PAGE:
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Our market view – week 23

Released - Last updated


Oil prices continue to decline on the worsening European financial stress and ongoing weakness in Chinese economic data.


Economic concerns centered on Europe and indications of slowing Chinese growth have impacted on the oil demand outlook and on risk appetite in general. Last week, oil prices were down nearly 8%. Over the past month, the drop in oil prices is 18%, the biggest monthly loss since late 2008.

The European debt crisis has escalated in recent weeks on prospects of a messy Greek exit from the euro zone and worries over Spain’s rising borrowing costs. The negative economic effects of increased financial stress and uncertainty will be substantial - denting the demand outlook for commodities. The process in Europe is complicated and will take time due to the politics involved.

The euro zone composite PMI dropped to a 3-year low in April, signaling a fast decline of private sector economic activity. The unemployment rate has risen to a record high because of the weakening economy. In April, unemployment rates were 24% in Spain, 15% in Portugal, 10% in Italy and France, and nearly 6% in Germany.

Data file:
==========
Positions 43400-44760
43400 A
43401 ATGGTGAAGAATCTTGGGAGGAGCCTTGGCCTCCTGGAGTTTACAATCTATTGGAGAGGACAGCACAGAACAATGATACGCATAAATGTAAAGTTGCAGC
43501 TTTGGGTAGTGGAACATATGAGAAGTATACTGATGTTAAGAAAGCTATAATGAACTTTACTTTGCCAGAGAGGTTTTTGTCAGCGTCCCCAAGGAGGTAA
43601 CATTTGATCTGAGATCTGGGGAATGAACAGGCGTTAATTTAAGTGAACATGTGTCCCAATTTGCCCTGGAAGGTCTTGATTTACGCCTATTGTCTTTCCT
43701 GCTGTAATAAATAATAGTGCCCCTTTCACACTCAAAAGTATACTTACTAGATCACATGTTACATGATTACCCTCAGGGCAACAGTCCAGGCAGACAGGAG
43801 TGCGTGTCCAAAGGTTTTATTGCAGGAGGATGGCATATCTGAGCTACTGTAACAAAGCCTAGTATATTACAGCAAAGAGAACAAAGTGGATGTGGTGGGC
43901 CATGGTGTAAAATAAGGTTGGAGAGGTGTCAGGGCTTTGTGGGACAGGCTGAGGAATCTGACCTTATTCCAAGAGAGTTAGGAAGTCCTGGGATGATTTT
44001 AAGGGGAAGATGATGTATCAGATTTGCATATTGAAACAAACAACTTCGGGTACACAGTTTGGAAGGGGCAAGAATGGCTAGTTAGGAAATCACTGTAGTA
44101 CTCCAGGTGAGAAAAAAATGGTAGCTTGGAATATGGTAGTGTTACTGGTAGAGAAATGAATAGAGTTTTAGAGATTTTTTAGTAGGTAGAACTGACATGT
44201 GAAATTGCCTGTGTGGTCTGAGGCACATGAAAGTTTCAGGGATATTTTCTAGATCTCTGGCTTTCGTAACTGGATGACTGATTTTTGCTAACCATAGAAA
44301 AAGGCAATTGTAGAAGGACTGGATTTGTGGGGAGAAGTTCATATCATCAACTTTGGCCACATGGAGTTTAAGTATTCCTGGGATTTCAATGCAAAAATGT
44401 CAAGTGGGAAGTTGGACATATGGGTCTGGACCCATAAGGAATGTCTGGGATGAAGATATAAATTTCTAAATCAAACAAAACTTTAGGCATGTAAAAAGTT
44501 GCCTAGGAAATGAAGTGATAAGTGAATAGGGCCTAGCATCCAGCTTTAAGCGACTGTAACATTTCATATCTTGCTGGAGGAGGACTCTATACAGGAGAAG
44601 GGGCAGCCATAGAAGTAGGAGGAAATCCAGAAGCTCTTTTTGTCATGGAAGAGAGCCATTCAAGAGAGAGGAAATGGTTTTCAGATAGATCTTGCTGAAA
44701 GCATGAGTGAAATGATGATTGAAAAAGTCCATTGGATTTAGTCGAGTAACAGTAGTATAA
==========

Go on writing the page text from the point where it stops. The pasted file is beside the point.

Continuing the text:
China’s economy shows signs of a broadening slowdown. Its official Purchasing Managers’ Index fell to 50.4 in May from 53.3 in April, indicating a slowdown in the manufacturing sector.

US job growth is slowing sharply, raising the risk for an economic slump in the second half of 2012. US GDP growth for 1Q12 has been revised down to 1.9%. This may reduce consumer spending and weaken investments. A new round of quantitative easing will provide support to equity and commodity markets.

Economic uncertainty has risen in Japan after a growth of 4.1% in 1Q12. Industrial production is expected to decline over the next two months. Even if two nuclear units will return to service this summer, conservation will still likely have to take place in order to avoid electricity shortages.

The Indian government announced that its economy is slowing.

There has been little movement in the Iranian nuclear confrontation in the last week, but the level of rhetoric is substantially lower pushing the issue to the back burner in comparison to the economic news.

Speculators continue to cut in their bets on oil. Net long positions are falling.


Source: PIRA